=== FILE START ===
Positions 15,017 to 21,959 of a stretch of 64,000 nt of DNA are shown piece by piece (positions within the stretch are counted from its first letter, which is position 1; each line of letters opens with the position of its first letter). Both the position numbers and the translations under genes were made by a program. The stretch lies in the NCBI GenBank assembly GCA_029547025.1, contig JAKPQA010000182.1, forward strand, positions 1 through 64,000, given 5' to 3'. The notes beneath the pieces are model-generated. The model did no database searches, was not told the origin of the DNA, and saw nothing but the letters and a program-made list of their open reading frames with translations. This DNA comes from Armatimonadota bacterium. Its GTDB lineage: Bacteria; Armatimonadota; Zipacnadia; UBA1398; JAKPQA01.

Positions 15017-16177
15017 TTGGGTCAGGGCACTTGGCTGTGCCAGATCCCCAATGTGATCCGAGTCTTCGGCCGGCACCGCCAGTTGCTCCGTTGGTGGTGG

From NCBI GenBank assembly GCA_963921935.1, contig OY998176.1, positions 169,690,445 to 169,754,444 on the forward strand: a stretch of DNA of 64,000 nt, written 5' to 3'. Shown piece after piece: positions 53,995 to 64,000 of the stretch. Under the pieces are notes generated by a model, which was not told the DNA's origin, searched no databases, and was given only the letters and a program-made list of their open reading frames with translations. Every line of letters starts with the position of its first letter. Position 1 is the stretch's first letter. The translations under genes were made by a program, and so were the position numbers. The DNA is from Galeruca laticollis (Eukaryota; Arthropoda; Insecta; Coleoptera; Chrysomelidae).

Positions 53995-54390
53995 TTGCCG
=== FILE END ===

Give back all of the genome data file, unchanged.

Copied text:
Positions 15,017 to 21,959 of a stretch of 64,000 nt of DNA are shown piece by piece (positions within the stretch are counted from its first letter, which is position 1; each line of letters opens with the position of its first letter). Both the position numbers and the translations under genes were made by a program. The stretch lies in the NCBI GenBank assembly GCA_029547025.1, contig JAKPQA010000182.1, forward strand, positions 1 through 64,000, given 5' to 3'. The notes beneath the pieces are model-generated. The model did no database searches, was not told the origin of the DNA, and saw nothing but the letters and a program-made list of their open reading frames with translations. This DNA comes from Armatimonadota bacterium. Its GTDB lineage: Bacteria; Armatimonadota; Zipacnadia; UBA1398; JAKPQA01.

Positions 15017-16177
15017 TTGGGTCAGGGCACTTGGCTGTGCCAGATCCCCAATGTGATCCGAGTCTTCGGCCGGCACCGCCAGTTGCTCCGTTGGTGGTGG

From NCBI GenBank assembly GCA_963921935.1, contig OY998176.1, positions 169,690,445 to 169,754,444 on the forward strand: a stretch of DNA of 64,000 nt, written 5' to 3'. Shown piece after piece: positions 53,995 to 64,000 of the stretch. Under the pieces are notes generated by a model, which was not told the DNA's origin, searched no databases, and was given only the letters and a program-made list of their open reading frames with translations. Every line of letters starts with the position of its first letter. Position 1 is the stretch's first letter. The translations under genes were made by a program, and so were the position numbers. The DNA is from Galeruca laticollis (Eukaryota; Arthropoda; Insecta; Coleoptera; Chrysomelidae).

Positions 53995-54390
53995 TTGCCG